In my last post, I asked: Which Comes First: Web Site Design Or Content? In this post I wanted to use a case study to show some examples of how we’ve developed better web sites by working on content and design together.
Relax America came to Visible Logic looking for a web site that would be the consumer-focused online presence for their new service. Relax America is a professional services network that gives members one place to find all the professional services you need in your life. Their proprietary system matches the most appropriate business professional or self-service option to you based on your specific requirements. Much in the same way Google refines your search based on what it knows about you, Relax America grows in usefulness the more times you find services using it’s client matching system.
As you can see, it’s hard to quickly and elegantly describe Relax America using only words. If you haven’t yet, check out the site before you keep reading.
Our goal was to explain how Relax America works, and its benefits. And we weren’t going to have much impact if we relied just on running text and a frame of web site design.
We set out to answer some key questions and showcase the benefits of the service.
We called one page “How it Works” and below is the primary graphic. It’s not exactly a 1-2-3 step process, but the three boxes represent the core steps in how the service works. The first box uses hand-drawn icons to quickly show that the service finds professional based on your personal criteria. The second box represents the magic of the matching system using their brand icon as a symbol. And the third box highlights how you will be offered at least one well-matched service provider from a group of possible targets.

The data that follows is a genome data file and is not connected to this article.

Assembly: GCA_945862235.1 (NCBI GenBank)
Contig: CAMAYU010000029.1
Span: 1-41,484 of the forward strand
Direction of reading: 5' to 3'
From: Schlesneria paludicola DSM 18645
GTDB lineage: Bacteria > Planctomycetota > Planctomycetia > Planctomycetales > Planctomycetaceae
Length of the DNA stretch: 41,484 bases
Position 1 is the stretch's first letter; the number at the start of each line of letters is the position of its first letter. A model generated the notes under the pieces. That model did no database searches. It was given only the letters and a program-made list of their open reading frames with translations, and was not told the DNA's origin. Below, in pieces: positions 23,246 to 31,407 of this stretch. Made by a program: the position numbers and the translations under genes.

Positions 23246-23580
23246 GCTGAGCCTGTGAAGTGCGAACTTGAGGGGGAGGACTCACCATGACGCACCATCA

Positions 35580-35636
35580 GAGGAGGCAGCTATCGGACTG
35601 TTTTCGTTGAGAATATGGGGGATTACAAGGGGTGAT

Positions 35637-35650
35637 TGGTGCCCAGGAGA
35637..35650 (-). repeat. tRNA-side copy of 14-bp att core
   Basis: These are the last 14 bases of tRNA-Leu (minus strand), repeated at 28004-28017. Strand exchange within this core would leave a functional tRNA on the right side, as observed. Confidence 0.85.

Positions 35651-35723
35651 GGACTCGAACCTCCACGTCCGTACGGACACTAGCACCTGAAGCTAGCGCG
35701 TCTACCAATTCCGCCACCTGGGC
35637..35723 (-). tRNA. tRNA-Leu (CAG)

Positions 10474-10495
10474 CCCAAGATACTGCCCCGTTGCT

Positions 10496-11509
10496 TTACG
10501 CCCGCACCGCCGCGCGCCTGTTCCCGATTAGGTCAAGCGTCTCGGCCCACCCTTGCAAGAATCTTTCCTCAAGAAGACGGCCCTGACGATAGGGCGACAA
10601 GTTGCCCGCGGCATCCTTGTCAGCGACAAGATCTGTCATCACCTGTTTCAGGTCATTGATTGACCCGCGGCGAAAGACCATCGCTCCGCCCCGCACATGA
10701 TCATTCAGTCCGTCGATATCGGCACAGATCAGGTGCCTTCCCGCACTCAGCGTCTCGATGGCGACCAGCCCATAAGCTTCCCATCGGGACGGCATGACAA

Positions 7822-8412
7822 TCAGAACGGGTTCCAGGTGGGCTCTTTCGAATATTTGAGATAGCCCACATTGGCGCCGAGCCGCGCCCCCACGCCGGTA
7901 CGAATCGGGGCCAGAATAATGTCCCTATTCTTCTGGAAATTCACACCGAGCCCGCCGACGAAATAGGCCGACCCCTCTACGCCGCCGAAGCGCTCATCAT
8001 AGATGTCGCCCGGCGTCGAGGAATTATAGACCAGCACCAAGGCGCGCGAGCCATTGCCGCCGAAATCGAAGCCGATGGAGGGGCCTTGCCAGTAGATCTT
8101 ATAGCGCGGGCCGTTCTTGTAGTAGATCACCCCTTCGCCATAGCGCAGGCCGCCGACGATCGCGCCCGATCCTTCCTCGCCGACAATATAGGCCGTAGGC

The “Find Solutions” page uses a building/animating graphic (below) to show how modular and complete the service is. The text changes along with the highlighted photo as you see how Relax America can help you across a wide variety of interconnected services.
I wrote previously about Relax America and used it as an example of how to make a consumer brand from internal brand elements. With these two examples, you can see how we were able to create a powerful message by combining content and design; and you can see how these also build the brand identity.
Both of these are examples of how you can connect your words, imagery, design and branding elements to most effectively promote a message. In this case, we worked with the client to help develop this content that works intimately with the design. They didn’t come to us with any written content. Together we figured out what messages we needed to convey and then we took the lead on determining whether that message came through as images, animation, running text, etc.
Had they chosen to work with a designer that just takes finished content and pours it into text buckets, the final web design would not be as effective.
What are some other web sites you like that effectively show this connection between content and design?